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Book Review: The Thing About Jellyfish

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The summary (adapted from Goodreads):

After her best friend dies in a drowning accident, Suzy is convinced that the true cause of the tragedy must have been a rare jellyfish sting. Retreating into a silent world of imagination, she crafts a plan to prove her theory–even if it means traveling the globe, alone. Suzy’s journey explores life, death, the astonishing wonder of the universe…and the potential for love and hope right next door.

The review:

The Thing About Jellyfish is exceptionally well-written. Informative without being preachy and realistic but also timeless, Jellyfish covers quite a bit of ground in what it means to journey from childhood to adolescence. That aching realism, and the interesting facts, were my favorite parts of the novel. It’s the kind of book with a cross-over appeal that adults will love. The question I kept asking, though, was how will the target audience feel? Even with the first person narration, I felt a distance from Suzy, as if the reader is seeing an adult tell the story instead of a twelve-year-old. Even with that distance, I still appreciate the layered nuance of Benjamin’s writing.

4 out of 5 stars.

Music for today: Take It All Back by Judah & the Lion

For the Love of Reading

Imagine if I told you, an adult who reads for entertainment, that you’ll now be required to answer a question with a written response every time you put down a book or an article. The articles will have more questions, with both multiple choice and long written responses. They’ll ask you questions like this: 
What is the purpose of this sentence? They had a tiny yard. 
Is it A.) To tell you the size of their yard or B.) To explain why they built a tree house (That’s an actual question from my son’s homework last night. The correct answer is B.)


And books…well, to make sure you understand what you’ve read, you’ll have to write short responses every time you read, as well as a longer summary and review when you finish the book.


I’m a writer, and that doesn’t sound like “reading for pleasure” to me.  The thing is, I’m also a teacher. I know that you need kids to read, and you need them to get better at reading as fast as possible, because your paycheck depends on it. Even the ones who didn’t eat breakfast this morning or any morning. Even the ones who speak English as a second language. Even the ones who hate reading because it’s hard and boring and just doesn’t make sense.


No child left behind, right?


You need them to read, and you have to hold them accountable, and you have to prove that you tried, even if you can’t show growth.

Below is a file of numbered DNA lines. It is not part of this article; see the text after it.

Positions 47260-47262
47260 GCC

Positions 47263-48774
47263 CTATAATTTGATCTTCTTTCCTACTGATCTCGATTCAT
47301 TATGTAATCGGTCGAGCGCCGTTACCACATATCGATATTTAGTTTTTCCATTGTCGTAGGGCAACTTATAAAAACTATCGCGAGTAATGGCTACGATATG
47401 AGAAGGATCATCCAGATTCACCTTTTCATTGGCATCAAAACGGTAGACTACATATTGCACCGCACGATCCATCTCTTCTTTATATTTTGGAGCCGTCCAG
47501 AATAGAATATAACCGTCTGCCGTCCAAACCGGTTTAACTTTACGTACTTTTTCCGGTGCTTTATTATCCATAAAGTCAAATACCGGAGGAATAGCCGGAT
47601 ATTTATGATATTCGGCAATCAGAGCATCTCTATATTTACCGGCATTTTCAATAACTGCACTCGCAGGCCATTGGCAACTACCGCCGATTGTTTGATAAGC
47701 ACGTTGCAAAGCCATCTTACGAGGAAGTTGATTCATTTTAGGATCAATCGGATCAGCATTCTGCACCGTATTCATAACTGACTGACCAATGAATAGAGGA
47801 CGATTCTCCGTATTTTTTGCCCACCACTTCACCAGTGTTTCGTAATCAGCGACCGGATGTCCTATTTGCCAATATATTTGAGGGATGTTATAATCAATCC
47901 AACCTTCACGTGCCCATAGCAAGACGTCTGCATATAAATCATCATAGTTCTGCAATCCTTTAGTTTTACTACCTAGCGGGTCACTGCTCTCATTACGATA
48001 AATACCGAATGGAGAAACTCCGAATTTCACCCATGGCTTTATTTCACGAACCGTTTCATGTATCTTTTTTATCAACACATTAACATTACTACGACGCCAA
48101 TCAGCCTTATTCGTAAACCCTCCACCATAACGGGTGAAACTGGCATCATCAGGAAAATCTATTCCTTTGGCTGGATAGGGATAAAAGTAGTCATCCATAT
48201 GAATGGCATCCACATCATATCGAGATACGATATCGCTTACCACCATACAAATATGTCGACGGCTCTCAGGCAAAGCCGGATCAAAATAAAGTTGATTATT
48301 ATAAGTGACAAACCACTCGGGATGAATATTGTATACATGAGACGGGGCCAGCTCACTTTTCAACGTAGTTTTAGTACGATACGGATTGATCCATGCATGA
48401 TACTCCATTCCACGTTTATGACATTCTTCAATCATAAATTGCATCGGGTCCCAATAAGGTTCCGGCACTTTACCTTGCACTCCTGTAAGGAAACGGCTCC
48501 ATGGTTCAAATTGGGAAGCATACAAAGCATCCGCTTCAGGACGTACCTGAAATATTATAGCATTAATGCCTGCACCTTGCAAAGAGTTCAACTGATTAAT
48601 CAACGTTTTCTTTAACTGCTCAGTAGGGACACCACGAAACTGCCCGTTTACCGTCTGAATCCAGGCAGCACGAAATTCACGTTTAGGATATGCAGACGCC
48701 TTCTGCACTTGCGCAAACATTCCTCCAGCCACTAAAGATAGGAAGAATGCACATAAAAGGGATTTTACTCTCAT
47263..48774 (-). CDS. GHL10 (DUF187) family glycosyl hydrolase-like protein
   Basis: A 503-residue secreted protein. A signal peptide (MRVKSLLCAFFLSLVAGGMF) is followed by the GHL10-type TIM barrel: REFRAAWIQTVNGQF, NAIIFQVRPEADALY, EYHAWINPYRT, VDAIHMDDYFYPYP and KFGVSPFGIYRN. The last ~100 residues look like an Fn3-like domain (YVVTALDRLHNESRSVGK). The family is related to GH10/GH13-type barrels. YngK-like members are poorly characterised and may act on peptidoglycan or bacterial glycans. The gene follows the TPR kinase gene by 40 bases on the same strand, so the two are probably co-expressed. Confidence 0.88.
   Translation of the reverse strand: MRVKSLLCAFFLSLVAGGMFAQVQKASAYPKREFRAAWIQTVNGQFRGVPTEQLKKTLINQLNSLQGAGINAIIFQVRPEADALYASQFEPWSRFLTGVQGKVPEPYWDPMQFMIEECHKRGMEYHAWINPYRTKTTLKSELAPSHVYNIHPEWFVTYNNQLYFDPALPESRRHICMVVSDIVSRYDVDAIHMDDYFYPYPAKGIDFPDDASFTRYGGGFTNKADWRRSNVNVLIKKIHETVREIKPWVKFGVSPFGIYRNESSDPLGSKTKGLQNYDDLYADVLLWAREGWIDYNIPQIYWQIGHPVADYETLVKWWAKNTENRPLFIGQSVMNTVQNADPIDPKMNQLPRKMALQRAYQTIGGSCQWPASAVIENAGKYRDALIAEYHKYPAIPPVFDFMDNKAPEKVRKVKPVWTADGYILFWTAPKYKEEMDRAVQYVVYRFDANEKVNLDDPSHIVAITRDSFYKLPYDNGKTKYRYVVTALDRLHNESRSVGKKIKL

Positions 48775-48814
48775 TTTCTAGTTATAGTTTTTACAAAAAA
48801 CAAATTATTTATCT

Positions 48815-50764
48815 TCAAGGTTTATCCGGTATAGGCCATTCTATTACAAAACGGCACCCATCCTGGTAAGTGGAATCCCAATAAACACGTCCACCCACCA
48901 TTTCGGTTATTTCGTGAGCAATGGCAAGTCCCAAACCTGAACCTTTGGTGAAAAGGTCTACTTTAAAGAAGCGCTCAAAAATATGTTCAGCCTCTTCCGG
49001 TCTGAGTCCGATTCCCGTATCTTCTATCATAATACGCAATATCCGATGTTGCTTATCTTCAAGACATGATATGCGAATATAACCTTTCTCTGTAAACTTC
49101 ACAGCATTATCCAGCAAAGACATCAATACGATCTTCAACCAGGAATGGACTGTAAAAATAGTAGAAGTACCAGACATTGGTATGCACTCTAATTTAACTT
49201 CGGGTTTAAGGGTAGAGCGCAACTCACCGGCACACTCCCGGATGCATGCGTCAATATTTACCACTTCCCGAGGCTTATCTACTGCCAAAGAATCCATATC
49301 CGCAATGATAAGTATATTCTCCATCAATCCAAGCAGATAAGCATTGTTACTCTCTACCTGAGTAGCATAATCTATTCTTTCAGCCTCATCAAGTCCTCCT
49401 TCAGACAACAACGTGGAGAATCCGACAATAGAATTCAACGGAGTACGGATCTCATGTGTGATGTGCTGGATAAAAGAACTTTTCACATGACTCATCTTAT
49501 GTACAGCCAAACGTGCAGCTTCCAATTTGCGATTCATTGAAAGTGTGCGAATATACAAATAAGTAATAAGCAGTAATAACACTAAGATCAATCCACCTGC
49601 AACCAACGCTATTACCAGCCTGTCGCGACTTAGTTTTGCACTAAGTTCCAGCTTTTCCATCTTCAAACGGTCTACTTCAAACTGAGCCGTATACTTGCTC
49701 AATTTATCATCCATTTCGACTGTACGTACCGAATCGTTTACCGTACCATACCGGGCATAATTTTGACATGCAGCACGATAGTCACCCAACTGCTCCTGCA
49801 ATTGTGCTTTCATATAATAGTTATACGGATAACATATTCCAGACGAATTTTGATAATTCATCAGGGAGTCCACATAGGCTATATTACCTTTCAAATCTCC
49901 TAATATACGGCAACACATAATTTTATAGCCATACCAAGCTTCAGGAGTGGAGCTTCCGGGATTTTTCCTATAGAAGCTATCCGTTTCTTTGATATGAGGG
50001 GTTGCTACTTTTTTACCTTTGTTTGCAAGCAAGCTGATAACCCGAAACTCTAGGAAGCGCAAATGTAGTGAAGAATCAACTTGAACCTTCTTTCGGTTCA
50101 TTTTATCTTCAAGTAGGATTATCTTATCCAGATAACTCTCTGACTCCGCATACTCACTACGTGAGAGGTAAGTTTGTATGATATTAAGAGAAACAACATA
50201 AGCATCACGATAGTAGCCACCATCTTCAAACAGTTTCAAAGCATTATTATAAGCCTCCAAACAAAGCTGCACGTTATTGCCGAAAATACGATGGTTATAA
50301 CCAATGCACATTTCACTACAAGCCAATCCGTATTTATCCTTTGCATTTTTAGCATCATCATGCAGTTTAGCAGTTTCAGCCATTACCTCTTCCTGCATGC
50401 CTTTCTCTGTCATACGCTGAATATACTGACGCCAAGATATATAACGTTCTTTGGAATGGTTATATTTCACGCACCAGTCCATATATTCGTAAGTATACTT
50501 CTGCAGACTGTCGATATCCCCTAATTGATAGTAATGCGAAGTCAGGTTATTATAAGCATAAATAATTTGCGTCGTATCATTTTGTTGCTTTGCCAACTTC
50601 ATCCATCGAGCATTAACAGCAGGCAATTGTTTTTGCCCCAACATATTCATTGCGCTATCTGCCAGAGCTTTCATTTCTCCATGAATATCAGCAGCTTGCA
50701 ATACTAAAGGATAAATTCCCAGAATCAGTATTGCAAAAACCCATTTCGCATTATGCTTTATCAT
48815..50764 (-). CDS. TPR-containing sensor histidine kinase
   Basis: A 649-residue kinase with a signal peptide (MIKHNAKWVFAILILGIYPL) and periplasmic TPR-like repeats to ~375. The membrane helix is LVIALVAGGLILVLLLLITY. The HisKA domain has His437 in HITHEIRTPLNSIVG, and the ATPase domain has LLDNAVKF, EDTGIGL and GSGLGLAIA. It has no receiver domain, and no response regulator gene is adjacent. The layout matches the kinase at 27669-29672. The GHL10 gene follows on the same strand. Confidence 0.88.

My fifth grade son starts two full weeks of standardized testing Monday. My third grader already completed his. I expected the homework to decrease at this point. Silly, I know. Instead, my older son’s online lessons increased from two to five. That means five online lessons in addition to his hour+ of old fashioned paper and pencil homework.


But the real kicker is for my third grader. The one who already finished his tests. Instead of nine online lessons per week, in addition to regular homework, he now has sixteen. Sixteen online lessons per week. Plus homework. Plus projects. Plus “pleasure” reading and responses every night. Except, when is he supposed to do this reading for fun?


I know, I know. I could homeschool them. I could pull them from their accelerated/advanced magnet school. But it’s not just their school. This pervasive sickness is invading education culture in our country. I’m not venting to complain, but to lament.


They’re killing the love of reading.


If you want kids with higher lexile levels, make them fall in love. Hook them with whatever hooks them so they can’t put the words down. Make them hunger for it. Comic book superheroes, wimpy kids, princesses, elephants, or wizards away at boarding school. Feed whatever stokes that fire. Read aloud and silently, outside or on bean bags or stretched out on the floor. Open up their imaginations and pour stuff in until something sticks. Celebrate the day they’re late to class because they couldn’t stop reading. Let them draw their book reports, or just stand up and talk about what was awesome or what was cheesy, or write their own fan fiction with a new ending.
Because once they fall in love, they won’t be able to stop. They’ll read that longer, more complicated book because everyone’s talking about it at lunch, and it has a zombie and an evil alien warlord. Or they’ll learn what the word obsequiously means because that’s how that freshman acted around the student body president in that one contemporary romance.  


See, my son should be able to read Harry Potter and the Deathly Hallows with joy and anticipation and maybe even a little disappointment that the beginning is so long. He shouldn’t have to worry that if he doesn’t read the right number of pages each night, he won’t make his goal of 1,050 pages for the quarter, or that he might have to stop and read some easier, short books in between to complete the right number of reports.


There are some things you just can’t measure on standardized tests or additions to the portfolio. Every kid is different. If you teach a kid to love reading, maybe you won’t see the results right now. But you will change the world. You’ll change his or her world. And isn’t that what really matters? 
Music for today: Everything Is Wrong by Interpol.